Offsetting this increase, exports of motor vehicles and parts declined 15.1% to $5.9 billion. Lower exports of passenger cars and light trucks were the main contributor, down 24.1% to $3.7 billion, the lowest value since January 2014.

Chart 2  Chart 2: Trade balance - Description and data table
Trade balance

Chart 2: Trade balance - Description and data table

  Note to readers

Merchandise trade is one component of Canada's international balance of payments (BOP), which also includes trade in services, investment income, current transfers as well as capital and financial flows.

International trade data by commodity are available on both a BOP and a customs basis. International trade data by country are available on a customs basis for all countries, and on a BOP basis for Canada's 27 principal trading partners (PTPs). The list of PTPs is based on their annual share of total merchandise trade—imports and exports—with Canada in 2012. BOP data are derived from customs data by making adjustments for factors such as valuation, coverage, timing and residency. These adjustments are made to conform to the concepts and definitions of the Canadian System of National Accounts.

For a BOP versus customs-based data conceptual analysis, see "Balance of Payments trade in goods at Statistics Canada: Expanding geographic detail to 27 principal trading partners."

Data in this release are on a BOP basis, seasonally adjusted and in current dollars. Constant dollars are calculated using the Laspeyres volume formula (2007=100).

For more information on seasonal adjustment, see Seasonally adjusted data – Frequently asked questions.


In general, merchandise trade data are revised on an ongoing basis for each month of the current year. Current year revisions are reflected in both the customs and BOP based data.

The previous year's customs data are revised with the release of the January and February reference months as well as on a quarterly basis. The previous two years of customs based data are revised annually and are released in February with the December reference month.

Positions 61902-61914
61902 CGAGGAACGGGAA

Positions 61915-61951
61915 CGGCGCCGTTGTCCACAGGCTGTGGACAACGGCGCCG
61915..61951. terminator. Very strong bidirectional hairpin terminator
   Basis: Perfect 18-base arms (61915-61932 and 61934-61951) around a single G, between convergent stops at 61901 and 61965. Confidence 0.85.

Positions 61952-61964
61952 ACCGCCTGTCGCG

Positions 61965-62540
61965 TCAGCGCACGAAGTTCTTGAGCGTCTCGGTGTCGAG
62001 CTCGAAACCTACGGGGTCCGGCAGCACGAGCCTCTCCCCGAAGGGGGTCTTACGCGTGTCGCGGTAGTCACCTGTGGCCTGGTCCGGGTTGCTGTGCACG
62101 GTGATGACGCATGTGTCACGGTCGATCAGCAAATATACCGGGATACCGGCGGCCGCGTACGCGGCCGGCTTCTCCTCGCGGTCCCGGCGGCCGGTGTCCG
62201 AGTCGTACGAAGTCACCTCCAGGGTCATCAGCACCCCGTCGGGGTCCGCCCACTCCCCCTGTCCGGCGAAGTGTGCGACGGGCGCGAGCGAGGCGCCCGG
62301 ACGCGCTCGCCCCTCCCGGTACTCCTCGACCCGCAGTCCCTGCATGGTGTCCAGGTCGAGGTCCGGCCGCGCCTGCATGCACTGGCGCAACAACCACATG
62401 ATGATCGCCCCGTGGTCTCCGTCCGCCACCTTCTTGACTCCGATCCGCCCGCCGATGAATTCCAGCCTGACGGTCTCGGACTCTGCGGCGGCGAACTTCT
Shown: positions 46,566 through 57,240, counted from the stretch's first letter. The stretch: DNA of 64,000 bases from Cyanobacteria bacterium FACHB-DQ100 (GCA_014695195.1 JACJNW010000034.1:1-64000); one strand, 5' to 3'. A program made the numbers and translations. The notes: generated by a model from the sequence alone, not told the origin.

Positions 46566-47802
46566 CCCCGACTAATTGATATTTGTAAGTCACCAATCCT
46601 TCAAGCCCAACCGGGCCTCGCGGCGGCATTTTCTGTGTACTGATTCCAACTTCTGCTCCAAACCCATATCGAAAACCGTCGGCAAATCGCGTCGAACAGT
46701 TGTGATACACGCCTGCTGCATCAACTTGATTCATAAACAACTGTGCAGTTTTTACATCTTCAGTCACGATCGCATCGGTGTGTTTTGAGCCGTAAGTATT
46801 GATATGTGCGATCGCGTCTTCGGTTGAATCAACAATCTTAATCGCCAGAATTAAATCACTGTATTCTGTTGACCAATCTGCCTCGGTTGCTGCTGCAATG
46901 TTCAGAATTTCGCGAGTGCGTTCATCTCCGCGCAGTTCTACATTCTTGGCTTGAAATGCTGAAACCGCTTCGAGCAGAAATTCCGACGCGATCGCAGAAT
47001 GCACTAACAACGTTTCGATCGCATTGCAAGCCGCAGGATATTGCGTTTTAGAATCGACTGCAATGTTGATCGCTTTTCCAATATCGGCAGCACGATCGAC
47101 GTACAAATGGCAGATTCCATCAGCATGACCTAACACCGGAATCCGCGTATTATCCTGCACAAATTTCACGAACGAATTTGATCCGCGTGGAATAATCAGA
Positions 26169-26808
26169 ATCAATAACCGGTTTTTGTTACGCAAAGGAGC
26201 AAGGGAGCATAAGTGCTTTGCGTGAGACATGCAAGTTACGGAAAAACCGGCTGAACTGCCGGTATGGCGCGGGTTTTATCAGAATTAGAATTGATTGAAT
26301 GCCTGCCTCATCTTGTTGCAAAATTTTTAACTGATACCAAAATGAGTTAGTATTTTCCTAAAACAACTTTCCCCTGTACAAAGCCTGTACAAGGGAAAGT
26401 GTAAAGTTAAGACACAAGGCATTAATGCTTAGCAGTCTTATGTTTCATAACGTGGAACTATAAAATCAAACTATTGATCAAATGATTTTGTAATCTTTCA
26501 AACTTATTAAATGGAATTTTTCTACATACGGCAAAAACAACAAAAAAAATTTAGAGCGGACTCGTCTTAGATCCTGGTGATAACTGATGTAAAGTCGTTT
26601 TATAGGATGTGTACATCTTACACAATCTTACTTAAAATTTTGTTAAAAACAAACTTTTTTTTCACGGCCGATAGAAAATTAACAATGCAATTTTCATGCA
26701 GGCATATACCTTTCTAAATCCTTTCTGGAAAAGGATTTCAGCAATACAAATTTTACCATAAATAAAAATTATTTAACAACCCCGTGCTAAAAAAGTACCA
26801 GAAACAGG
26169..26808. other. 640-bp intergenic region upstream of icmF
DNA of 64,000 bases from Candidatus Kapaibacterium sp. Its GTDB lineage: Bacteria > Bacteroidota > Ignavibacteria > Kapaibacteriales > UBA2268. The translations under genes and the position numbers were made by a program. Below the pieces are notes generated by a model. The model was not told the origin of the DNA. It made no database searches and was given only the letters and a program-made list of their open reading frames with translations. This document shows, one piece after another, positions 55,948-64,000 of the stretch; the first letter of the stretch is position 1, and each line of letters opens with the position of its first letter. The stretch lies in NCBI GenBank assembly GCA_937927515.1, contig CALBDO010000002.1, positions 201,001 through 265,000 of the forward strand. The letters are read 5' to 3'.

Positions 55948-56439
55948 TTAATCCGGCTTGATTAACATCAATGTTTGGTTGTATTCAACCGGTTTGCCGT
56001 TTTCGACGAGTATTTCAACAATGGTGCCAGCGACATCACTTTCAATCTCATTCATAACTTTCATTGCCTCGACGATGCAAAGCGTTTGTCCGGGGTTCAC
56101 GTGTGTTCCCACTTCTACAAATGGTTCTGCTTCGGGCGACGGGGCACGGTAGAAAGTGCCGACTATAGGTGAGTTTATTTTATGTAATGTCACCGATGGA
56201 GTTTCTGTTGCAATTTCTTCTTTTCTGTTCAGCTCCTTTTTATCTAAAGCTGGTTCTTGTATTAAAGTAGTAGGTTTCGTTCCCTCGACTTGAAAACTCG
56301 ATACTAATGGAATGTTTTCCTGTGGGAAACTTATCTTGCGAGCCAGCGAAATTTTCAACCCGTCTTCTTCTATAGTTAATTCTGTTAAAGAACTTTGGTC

The previous year's BOP based data are revised with the release of the January, February, March and April reference months. To remain consistent with the Canadian System of macroeconomic accounts, revisions to BOP based data for previous years are released annually in December with the October reference month.

Factors influencing revisions include late receipt of import and export documentation, incorrect information on customs forms, replacement of estimates produced for the energy section with actual figures, changes in classification of merchandise based on more current information, and changes to seasonal adjustment factors.

For more information on revisions for crude oil and natural gas, see "Revisions to trade data for crude oil and natural gas."

Revised data are available in the appropriate CANSIM tables.

Customs based data are now available in the Canadian International Merchandise Trade Database (Catalogue number65F0013X). From the Browse by key resource module of our website, choose Publications.

The February 2015 issue of Canadian International Merchandise Trade, Vol. 69, no. 2 (Catalogue number65-001-X), is also available from the Browse by key resource module of our website under Publications.

Data on Canadian international merchandise trade for March will be released on May 5.

Contact information

For more information, contact us (toll-free 1-800-263-1136; 514-283-8300;

To enquire about the concepts, methods or data quality of this release, contact Nita Boushey (613-404-4965), International Accounts and Trade Division.